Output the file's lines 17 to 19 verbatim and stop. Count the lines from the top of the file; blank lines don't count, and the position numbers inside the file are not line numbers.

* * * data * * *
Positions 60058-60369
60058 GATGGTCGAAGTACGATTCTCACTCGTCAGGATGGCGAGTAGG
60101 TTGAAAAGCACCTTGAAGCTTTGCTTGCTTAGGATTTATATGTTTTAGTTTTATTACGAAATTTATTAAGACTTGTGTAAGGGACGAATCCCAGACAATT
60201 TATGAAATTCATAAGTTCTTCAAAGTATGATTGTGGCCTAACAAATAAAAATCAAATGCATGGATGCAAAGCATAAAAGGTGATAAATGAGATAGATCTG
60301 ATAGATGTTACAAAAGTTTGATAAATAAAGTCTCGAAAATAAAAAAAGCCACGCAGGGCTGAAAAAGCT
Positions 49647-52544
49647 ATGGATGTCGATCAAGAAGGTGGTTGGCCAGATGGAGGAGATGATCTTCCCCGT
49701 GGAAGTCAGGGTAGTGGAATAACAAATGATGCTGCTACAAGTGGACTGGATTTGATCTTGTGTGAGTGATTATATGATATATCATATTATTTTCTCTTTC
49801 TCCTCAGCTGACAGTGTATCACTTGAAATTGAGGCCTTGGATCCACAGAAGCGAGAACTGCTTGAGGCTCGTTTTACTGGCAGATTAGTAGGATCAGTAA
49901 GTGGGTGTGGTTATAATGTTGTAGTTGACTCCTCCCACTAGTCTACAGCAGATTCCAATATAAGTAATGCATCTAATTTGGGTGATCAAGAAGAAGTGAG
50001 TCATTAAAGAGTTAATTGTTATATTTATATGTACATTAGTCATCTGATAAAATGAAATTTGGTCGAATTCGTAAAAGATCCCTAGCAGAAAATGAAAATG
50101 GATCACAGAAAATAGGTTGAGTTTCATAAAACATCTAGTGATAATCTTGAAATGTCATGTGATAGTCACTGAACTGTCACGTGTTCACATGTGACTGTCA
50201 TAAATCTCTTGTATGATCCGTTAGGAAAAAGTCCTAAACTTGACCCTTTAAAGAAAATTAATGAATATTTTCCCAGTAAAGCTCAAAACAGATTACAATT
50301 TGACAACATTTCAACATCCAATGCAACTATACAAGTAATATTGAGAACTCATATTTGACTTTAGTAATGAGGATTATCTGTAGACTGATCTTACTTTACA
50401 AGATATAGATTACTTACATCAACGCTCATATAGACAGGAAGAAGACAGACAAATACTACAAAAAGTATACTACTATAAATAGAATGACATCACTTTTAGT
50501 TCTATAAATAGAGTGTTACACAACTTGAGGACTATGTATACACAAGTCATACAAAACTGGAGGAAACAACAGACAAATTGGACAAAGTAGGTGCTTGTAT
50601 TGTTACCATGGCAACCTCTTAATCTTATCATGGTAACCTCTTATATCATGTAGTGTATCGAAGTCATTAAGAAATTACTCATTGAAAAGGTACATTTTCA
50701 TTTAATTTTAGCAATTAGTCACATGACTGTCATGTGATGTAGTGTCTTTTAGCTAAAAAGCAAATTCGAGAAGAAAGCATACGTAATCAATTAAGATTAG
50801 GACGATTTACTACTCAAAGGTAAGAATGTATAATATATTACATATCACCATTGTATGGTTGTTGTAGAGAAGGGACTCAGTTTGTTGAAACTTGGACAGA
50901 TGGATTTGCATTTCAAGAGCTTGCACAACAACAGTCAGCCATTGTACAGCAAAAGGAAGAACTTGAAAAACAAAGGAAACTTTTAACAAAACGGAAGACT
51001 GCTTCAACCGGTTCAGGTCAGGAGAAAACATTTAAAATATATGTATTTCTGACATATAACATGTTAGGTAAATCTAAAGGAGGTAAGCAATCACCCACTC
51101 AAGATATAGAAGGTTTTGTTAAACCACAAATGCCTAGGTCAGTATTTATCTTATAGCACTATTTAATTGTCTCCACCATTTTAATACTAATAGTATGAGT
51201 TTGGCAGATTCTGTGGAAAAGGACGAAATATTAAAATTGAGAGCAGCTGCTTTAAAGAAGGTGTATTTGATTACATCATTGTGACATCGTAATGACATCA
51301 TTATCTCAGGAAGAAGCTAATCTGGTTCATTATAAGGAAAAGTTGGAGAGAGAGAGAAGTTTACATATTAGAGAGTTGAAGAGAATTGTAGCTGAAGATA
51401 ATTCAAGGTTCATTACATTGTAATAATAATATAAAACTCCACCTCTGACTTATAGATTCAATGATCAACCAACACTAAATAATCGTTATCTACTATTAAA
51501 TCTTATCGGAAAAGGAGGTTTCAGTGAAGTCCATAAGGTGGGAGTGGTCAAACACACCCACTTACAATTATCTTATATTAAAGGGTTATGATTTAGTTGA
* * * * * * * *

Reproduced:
50601 TGTTACCATGGCAACCTCTTAATCTTATCATGGTAACCTCTTATATCATGTAGTGTATCGAAGTCATTAAGAAATTACTCATTGAAAAGGTACATTTTCA
50701 TTTAATTTTAGCAATTAGTCACATGACTGTCATGTGATGTAGTGTCTTTTAGCTAAAAAGCAAATTCGAGAAGAAAGCATACGTAATCAATTAAGATTAG
50801 GACGATTTACTACTCAAAGGTAAGAATGTATAATATATTACATATCACCATTGTATGGTTGTTGTAGAGAAGGGACTCAGTTTGTTGAAACTTGGACAGA